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    ABSTRACT: To compare the long-term effectiveness and safety of long-pulsed Nd:YAG and alexandrite lasers, individually and in combination, in long-term leg hair reduction. Randomized, single-center, within-participant, investigator-blinded, active-controlled clinical trial. Private skin laser center. Twenty individuals aged 16 to 50 years with skin phototypes III and IV. The medial and lateral sides of each participant's legs were randomly assigned to receive 1 of the following laser treatments: (1) long-pulsed 1064-nm Nd:YAG laser (12-mm spot size); (2) long-pulsed 755-nm alexandrite laser (12-mm spot size); (3) long-pulsed 755-nm alexandrite laser (18-mm spot size); and (4) a combination of long-pulsed 1064-nm Nd:YAG laser and long-pulsed 755-nm alexandrite laser (treatments 1 and 2). Identified areas were treated for a total of 4 sessions at 8-week intervals. Hair reduction from baseline based on hair counting with digital photography by 2 blinded assessors, 8 and 18 months after the last treatment session. Fifteen participants completed the trial. The mean (SD) hair reduction 18 months after the last treatment, as measured by the assessors from digital photographs, were 75.9% (19.0%) for the 12-mm spot size alexandrite laser, 84.3% (12.4%) for the 18-mm spot size alexandrite laser, 73.6% (11.4%) for the Nd:YAG laser, and 77.8% (15.9%) for the combination therapy (analysis of variance, P > .05). The incidence of adverse effects (hyperpigmentation) and pain severity were significantly greater in areas that received combination therapy (P = .001). After 18 months of follow-up, alexandrite and Nd:YAG lasers were efficacious for leg hair removal. Combination therapy did not have any additional benefit and caused more adverse effects.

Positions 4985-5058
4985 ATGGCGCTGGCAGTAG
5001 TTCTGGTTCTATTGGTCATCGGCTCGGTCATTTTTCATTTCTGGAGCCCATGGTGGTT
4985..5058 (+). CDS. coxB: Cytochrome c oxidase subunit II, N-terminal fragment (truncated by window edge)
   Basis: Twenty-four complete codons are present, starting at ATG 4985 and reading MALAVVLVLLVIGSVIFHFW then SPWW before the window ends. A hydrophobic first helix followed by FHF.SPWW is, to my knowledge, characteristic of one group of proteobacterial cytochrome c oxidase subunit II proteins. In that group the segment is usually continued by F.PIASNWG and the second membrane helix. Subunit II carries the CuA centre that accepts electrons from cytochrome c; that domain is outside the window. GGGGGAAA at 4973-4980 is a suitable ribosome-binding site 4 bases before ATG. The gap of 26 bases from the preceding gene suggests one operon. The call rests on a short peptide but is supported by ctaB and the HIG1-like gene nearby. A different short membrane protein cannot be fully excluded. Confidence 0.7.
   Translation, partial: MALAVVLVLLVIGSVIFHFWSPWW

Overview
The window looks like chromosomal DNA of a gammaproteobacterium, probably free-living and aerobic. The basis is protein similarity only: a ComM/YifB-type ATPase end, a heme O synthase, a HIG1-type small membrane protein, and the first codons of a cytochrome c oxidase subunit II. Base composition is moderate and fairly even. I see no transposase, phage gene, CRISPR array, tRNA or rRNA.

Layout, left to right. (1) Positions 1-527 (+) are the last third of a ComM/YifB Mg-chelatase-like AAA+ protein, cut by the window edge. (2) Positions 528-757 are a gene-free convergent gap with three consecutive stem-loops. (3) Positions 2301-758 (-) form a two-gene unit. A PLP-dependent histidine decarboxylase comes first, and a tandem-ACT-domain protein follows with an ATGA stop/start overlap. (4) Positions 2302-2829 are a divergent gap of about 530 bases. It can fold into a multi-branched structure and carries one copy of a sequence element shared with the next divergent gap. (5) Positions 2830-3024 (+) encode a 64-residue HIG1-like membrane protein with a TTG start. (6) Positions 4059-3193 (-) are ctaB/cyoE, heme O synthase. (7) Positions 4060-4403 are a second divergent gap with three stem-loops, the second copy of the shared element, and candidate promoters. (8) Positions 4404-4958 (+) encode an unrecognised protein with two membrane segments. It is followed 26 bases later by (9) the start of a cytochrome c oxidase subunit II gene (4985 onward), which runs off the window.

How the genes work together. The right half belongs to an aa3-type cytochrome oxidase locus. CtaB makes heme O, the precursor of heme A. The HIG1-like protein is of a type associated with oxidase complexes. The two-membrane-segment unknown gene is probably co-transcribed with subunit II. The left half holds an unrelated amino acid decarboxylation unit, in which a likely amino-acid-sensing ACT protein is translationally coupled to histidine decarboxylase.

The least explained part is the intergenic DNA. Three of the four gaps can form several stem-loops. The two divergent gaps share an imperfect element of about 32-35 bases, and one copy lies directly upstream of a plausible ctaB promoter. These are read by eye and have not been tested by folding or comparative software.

Archives of dermatology 10/2008; 144(10):1323-7. · 4.76 Impact Factor